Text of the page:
Grow your personal brand
Peter was big on the individual. Businesses don’t do business with people. People do business with people. Your business is a reflection of the people that run it. He wants everyone to develop their personal brand through social concepts like texting (twitter, facebook, linkedin, etc.), phone calling, and (yes) snail mailing notes. A quick side note on snail mailing notes. Last month we were hiring for project managers the people who are standing out in my head are the ones to followed up with a personal hand written note. Its all about doing something different to capture the minds of people. So go forth and start building your personal brand, its going to define you in the future.
Plan for backup??!!?
Peter made a great point stating that he was always told to “have a backup plan”. Why? Why not concentrate on a the plan for success? It’s better than concentrating on the plan for failure. My take is that when you have to plan for failure, what you are planning is costly thus increasing its risk. In Peter’s world (and ours) big things evolve from small things. Start small, start fast, and start now.
Information is free
The world as we knew it was broadcasted to us from only a few sources. Print, radio, and television were all broadcasted from a few to many. The internet is making information free and creating a many to many relationship. Breaking news doesn’t come from CNN anymore, it comes from twitter. In this world we are creating views of the world at the exact moment it happens and sharing that view with people all over the world.
Ask your customers, how they want to get information
There is so much information out there and so many ways to take it in. We listen to podcasts on the commute into work, we read blogs with the morning coffee, we check facebook status when we come home and sit down. We have developed routines of digesting information. So how do you get your information to your customers? Ask them. Talk to your customers often and ask them how they would like to get your information.
Peter says the Social Media is having other people do public relations for you. Here are is 4 fours of social media:
Again thank you Peter for the great talk.
Lifehacker has a great post up about the facts and many myths about browser cookies.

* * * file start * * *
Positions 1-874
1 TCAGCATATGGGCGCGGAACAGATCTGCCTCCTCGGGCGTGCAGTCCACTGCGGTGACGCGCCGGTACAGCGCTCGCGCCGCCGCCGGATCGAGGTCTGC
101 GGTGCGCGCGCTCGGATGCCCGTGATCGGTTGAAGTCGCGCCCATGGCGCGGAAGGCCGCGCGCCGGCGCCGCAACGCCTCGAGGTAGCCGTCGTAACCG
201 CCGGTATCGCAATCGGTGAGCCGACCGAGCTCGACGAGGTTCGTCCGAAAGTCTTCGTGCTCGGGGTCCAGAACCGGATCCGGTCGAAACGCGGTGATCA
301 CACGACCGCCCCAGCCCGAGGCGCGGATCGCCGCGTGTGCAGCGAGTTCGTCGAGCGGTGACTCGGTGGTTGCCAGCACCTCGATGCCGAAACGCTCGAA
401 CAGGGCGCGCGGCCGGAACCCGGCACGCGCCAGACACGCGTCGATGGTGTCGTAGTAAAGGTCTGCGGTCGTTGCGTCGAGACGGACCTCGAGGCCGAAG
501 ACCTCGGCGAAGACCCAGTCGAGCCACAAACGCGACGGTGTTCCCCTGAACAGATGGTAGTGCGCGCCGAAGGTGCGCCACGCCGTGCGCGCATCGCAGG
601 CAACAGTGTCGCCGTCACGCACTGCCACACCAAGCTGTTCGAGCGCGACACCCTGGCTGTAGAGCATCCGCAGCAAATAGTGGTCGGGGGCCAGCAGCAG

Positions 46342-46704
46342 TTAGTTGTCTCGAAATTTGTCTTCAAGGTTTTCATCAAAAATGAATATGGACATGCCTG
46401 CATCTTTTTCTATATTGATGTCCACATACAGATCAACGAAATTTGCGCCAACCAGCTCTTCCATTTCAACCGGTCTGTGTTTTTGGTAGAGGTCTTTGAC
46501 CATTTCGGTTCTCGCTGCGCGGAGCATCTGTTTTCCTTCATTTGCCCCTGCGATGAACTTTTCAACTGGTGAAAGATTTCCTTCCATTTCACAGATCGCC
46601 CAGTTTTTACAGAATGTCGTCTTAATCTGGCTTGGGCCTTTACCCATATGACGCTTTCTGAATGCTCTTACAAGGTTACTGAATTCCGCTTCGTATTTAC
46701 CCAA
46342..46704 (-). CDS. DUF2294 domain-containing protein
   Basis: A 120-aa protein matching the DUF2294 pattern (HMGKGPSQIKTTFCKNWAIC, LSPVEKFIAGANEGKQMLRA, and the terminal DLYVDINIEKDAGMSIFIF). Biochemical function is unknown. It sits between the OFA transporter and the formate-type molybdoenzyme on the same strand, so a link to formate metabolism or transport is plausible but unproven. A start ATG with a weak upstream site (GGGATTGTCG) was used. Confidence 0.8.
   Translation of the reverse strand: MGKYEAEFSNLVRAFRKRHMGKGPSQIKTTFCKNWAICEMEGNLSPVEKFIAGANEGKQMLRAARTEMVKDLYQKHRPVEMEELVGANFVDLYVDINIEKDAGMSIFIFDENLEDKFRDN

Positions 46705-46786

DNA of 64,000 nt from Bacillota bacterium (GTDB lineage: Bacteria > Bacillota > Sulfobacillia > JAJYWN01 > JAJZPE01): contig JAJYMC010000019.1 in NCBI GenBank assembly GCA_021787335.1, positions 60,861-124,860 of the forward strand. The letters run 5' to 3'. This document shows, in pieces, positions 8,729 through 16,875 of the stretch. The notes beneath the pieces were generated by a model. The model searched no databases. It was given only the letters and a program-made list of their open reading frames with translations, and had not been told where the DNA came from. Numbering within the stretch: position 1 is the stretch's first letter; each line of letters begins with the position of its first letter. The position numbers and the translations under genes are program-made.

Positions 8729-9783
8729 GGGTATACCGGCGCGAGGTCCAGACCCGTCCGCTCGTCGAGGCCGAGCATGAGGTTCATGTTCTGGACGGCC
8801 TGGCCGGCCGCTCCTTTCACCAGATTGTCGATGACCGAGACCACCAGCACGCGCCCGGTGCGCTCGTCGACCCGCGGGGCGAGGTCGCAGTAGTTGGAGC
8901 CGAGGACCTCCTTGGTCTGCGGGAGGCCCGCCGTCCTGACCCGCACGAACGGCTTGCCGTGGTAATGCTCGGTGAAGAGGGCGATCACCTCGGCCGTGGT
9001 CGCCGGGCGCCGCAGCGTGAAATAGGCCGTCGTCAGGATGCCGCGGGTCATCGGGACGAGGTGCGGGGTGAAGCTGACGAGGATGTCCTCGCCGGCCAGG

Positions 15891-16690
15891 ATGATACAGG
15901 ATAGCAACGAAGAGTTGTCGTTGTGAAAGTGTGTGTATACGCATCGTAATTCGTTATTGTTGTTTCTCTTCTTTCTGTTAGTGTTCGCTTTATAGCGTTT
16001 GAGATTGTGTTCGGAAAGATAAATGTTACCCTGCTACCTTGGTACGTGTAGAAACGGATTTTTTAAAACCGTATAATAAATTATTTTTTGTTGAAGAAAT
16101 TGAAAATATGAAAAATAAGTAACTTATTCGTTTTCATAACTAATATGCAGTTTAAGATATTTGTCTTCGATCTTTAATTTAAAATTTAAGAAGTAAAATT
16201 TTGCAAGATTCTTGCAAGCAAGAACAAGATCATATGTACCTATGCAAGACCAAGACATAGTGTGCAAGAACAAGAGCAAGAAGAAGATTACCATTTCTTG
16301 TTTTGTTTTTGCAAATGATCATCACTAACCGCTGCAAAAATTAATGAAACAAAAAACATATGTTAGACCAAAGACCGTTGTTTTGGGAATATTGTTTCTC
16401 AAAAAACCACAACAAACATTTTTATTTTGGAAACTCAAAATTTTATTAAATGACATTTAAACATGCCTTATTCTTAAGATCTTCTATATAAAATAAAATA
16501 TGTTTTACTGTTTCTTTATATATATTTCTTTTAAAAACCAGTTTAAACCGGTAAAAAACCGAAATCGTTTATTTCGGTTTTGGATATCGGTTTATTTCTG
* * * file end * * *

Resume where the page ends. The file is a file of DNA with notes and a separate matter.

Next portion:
Here are the facts, and myths they cover:
The bottom line is that cookies aren’t really a problem, and blocking them will generally make your life more difficult.
I strongly recommend you give it a look – Fact and Fiction: The Truth About Browser Cookies
Syndicated by The Geek Whisperer
Yesterday, I attended an event by the New Jersey Communications Advertising and Marketing Association (NJCAMA). Met some good people and heard some great things. The guest speaker for the evening was Geno Church from Brains on Fire. Geno gave a great presentation on word of mouth marketing (WOMM) and movement building where he took us through a few case studies with Best Buy and Fiskar (yes, the orange handle scissor people).
Here are a few notable quotables that stuck with me and my notes.
Everything is crap… Unless you have a strategy behind it
Social media is not WOMM
People trust people
Tactics bog us down
“No! If you build it we won’t come”
90% of WOMM occurs offline
Why should people be motivated to participate and share? Why people tell stories
Geno captured everything quite eloquently when he says that we should create movements not campaigns. Then he went on to explain lessons learned about movements
The first real challenger to the iPhone looks like it will be Droid. I haven’t read anything but great stuff coming from the people who have seen the über smart.
The device is made by Motorola; powered by Google’s mobile operating system, Android; and it will be sold through Verizon, thus it will be on Verizon’s awesome network.
Droid will run the latest version of Android, which looks incredible (see The Boy Genius’s write-up).
If the hardware reports are true, then Droid will have the same processor core as the iPhone, making it far more powerful than previous Android phones (Engadget).
Verizon is also going all out with their marketing. In the lead up to the announcement of Droid, they have been bashing AT&T’s flimsy network with their cleaver, “There’s a map for that” ads.
Then their Droid announcement ad launched a flurry of attacks on the iPhone’s limitations.
“The Droid poses a different and more significant challenge to the iPhone than any other phone to date. The Palm Pre could have been that challenger, but it lacked the Verizon network, and users were unimpressed with the hardware. According to people who’ve handled the device, the Droid is the most sophisticated mobile device to hit the market to date from a hardware standpoint. When you combine that with the Verizon network, you’ve got something that is most definitely a challenger to the Jesus phone” (TechCrunch).
If Droid is everything that Motorola, Google, Verizon, and the tech writers are claiming it should be incredibly exciting (The claims are pretty much confirmed). Better still, Droid should be available within a few weeks.
It’s clear to me that Droid means business because it has an unnecessary umlaut in its name.
~ syndicated by TheGeekWhisperer.com